Deconcrete has posted an entry entitled Scaled Infinite on Lewis Carrol’s The Hunting of the Snark – An Agony in 8 Fits. The accompanying image of the map of the sea used by the sailors seems the perfect combination of the striated and smooth, concepts developed by Deleuze and Guattari in Plateau 14 “1440: The Smooth and the Striated” from A Thousand Plateaus. (These terms play an important role throughout the book, even before they are “officially” introduced and contrasted, especially in Plateau 12, “1227: Treatise on Nomadology—The War Machine.”)
Carrol’s map serves as a heuristic device (but never a representation) for the process whereby “the two spaces in fact exist only in mixture: smooth space is constantly being translated, transversed into a striated space; striated space is constantly being reversed, returned to a smooth space” (474).
The perimeter of the map is occupied by the striated logos of the compass points, which surround an otherwise blank, or smooth, page. The compass points can be drawn and organized, while the blank space of nomos remains non-representable, expressing the smooth space of the ocean.
The date, 1440, ascribed to smooth and striated spaces, is developed within “The Maritime Model” in which late Medieval/early Renaissance seafaring technology changed the way sailors navigated the seas. “For the sea is a smooth space par excellence, and yet was the first to encounter the demands of increasingly strict striation” (479). Bearings and maps with intertwining latitudes and longitudes creating a metric and homogeneous grid striated the formerly smooth space of the forces of sonorous and tactile intensities of noise and winds as forces of magnitude.
If the sea was increasingly demarcated by the sky above and its derivative measurements, the developments of commercial cities, especially by the State, soon followed suit, acting as a territorializing force. The stasis of dwelling, of architecture, becomes crucial, while smooth space in turn changes the dynamics such that “The dwelling is subordinated to the journey” (478). D&G continue, “In contrast to the sea, the city is the striated space par excellence; the sea is a smooth space fundamentally open to striation, and the city is the force of striation that reimparts smooth space, puts it back into operation everywhere, on earth and in the other elements, outside but also inside itself” (481). The city accomplishes this re-smoothing by developing points of tension and intensity, through sprawl and disjunction.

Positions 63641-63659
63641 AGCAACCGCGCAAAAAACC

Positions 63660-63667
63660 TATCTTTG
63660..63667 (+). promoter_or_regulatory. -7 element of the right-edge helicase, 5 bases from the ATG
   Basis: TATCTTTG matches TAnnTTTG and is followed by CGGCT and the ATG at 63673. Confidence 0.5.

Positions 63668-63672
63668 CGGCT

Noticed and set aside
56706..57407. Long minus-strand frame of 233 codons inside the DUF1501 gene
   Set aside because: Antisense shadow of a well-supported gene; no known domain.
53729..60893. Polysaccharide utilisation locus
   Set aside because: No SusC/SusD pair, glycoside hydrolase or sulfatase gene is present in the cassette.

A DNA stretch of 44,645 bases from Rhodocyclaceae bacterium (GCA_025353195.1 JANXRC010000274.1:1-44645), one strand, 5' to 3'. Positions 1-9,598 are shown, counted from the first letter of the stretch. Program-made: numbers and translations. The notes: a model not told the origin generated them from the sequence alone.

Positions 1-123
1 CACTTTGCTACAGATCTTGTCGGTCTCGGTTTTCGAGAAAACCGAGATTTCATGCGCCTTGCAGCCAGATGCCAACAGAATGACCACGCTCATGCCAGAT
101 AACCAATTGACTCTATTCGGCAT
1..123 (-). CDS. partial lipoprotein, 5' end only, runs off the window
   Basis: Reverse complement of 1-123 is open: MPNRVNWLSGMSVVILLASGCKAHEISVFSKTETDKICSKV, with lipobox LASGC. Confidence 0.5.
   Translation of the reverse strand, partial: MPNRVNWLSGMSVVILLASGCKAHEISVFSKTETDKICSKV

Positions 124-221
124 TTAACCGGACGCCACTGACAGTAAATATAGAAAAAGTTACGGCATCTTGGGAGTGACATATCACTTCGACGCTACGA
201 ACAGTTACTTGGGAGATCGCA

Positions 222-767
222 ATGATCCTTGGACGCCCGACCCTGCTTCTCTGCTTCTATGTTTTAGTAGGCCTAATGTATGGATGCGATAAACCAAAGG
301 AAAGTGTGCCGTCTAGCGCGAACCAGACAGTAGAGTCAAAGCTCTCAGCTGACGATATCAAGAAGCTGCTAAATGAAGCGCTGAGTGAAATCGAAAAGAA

Temporal and spatial movement are defining qualities of the smooth and the striated. Striation allows for a certain predictability and workability within space, while smooth space operates via speed differentials, delays, accelerations, (dis)(re)orientation, variations and so on. Movement here also operates via thinking and the images of thought created through the striated and the smooth. “To think is to voyage” (482), but this movement in conscious experience is not to be conflated with dreams and hallucinations.
D&G employ other models, including the technological model in which striated fabric weaving, especially as used by Plato as a metaphor for the State apparatus, is contrasted with felt as a smooth “anti-fabric”, a heterogeneous “entanglement of fibers.” The role of the material object is as important here as the process by which it is created. Material and process belong equally to both striation and smoothing. When extended to clothes and shelter, smooth materials serve to integrate interior and exterior (intensive and extensive), while striated ones annex and segregate. In nomadic space the whole is neither given nor giveable. Similarly, patchwork quilts serve as any-spaces-whatever, Riemannian spaces in which connections and relations can be made and reconfigured at will, a provisional (but never absolute) whole arising from the chaos of scraps.
The following musical model employs Boulez’s compositions in which smooth space operates without counting, while occupying striated space requires a metronome. In addition to making space sonorous, the musical model also introduces intervals as the rational and irrational gaps constituting the locus of intensities within striated space. These “modules” or interstices are important because they permit the “and” (as opposed to “then”) of serial composition. That is, within (or without) a scale or atonal system, notes can be organized in any fashion rather than in concert with strict, linear causality. The variability of these gaps is vital because the space and time of music must be created to operate at different speeds and with variable rhythms. The speed and rhythm of space, time, music become vital. Smooth space can exist, alternatively, without these gaps or composed of nothing but gaps (think Cage’s silence).